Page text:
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Shan's Latest Activity

  1. Shan

    Pre-Nursing Major Change

    Can you tell us a little bit more about what the admission requirements are for the program you're going for? And what has your academic career been like up to this point? That will help us give better advice
  2. Shan

    Grading Changed to Pass/Fail?

    I think there are a lot of factors that come into play depending on your state. I live in Texas and a lot of students are under the impression that P/F affects GPA and/or chances of getting into graduate programs. I haven't looked into it, myself, as the need hasn't arisen (though I can't imagine how P/F doesn't mess with GPA). A non-nursing student shared a petition in my cohort's social media page to change the school's grading system to P/F and everyone was vehemently against it. As someone who is planning on becoming a CRNA, I don't want any P's on my transcript when the next applicant has A's and B's. Regardless of effect on GPA, pass/fail grades add a degree of uncertainty to your educational record. Did you make an A, or did you barely scrape by with a C? No matter how objective and fair an admissions process, that's a difficult impression to ignore. Best of luck to you
  3. Shan

    ASN vs. BSN

    Are there any RN to BSN programs in your area? If not, a lot of schools offer them online (in fact, in my state, they're more often online than not). In the event that you're able to find one that you'd be able to shoot for, your fastest option would probably be the accelerated ASN directly followed by an RN-BSN. I'm doing a traditional ADN and RN-BSN so I'll finish with a BSN in three years as opposed to the four years of a typical BSN program. Also, some RN-BSN programs can be started while you're still working on your associates, so you're even further ahead. However, that may be too much to take on if you're already doing an accelerated nursing program. Two very good points: you're definitely more marketable to hospitals with a BSN; it's also nice to not go through the hassle of applying, enrolling, and keeping up with two different schools. Also, BSN programs just tend to be well-paced. There's so much information that's thrown at you in nursing school and the more thoroughly you can absorb it all, the better. Personally, I don't think one is better than the other. They both have advantages and disadvantages. Go with what feels most right for you. Good luck!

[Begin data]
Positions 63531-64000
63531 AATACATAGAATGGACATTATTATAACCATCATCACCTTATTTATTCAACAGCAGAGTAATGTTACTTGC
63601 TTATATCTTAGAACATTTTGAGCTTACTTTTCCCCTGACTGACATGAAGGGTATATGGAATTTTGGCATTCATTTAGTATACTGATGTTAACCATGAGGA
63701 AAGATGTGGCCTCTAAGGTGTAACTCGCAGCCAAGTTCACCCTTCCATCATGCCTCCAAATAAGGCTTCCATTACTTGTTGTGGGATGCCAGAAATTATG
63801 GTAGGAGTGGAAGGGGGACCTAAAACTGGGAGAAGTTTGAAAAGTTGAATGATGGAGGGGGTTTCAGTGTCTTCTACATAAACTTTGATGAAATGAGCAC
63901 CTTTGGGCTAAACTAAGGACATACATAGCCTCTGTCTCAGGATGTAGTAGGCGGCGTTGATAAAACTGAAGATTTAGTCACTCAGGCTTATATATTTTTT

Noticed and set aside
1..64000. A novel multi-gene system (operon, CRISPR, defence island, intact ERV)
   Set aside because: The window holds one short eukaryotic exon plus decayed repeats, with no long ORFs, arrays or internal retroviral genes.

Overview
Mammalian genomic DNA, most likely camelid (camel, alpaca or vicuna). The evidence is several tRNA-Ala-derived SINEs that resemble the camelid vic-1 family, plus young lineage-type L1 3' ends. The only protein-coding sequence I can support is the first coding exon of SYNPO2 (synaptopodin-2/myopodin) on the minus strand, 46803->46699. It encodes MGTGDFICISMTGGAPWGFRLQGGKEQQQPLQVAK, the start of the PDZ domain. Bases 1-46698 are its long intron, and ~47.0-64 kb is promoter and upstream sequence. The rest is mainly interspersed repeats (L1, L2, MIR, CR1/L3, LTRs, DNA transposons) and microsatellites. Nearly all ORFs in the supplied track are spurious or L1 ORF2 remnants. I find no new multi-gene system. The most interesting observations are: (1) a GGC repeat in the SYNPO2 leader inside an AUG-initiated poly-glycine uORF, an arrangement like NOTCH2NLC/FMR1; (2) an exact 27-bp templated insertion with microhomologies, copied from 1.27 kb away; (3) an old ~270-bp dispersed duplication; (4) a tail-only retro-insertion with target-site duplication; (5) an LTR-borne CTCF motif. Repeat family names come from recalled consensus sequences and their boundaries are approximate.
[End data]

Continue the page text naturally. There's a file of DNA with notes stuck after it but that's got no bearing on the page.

4. Shan

    Excited, but confused!

    Congratulations on starting this journey! I'm finishing my first semester in my local community college's ADN program and I love it; therefore, I'd personally recommend an ADN program, followed directly by an RN-BSN at a university. Schools will usually mention their accreditation on their nursing programs' websites. The general rule of thumb is that if you're a licensed RN who completed an accredited ADN program, you're eligible for RN-BSN programs (though individual states and universities will probably have a few extra criteria regarding GPA and grades). A Google search should tell you what your state's policies are. As for choosing a school, you're right that they're all quite different. I encourage you to peruse the websites of a few different schools and look at the following: pre-requisites for the nursing program most schools require Anatomy and Physiology I and II, Microbiology, and possibly Chemistry/biology other admissions criteria specific to the nursing program, possibly including: overall GPA pre-requisite GPA pre-requisite grades TEAS or HESI score NCLEX pass rate approximate cost how many students are accepted each term (and how many apply) do they offer only face-to-face or is there a blended (partially online, partially in-person) option layout of the program (sequence of courses and clinicals) My program also offers information sessions on campus for prospective applicants; I attended one before applying and the info was invaluable, so I highly recommend taking advantage of anything similar that schools around you may offer. I hope this helps! If you have any more questions, we're here to help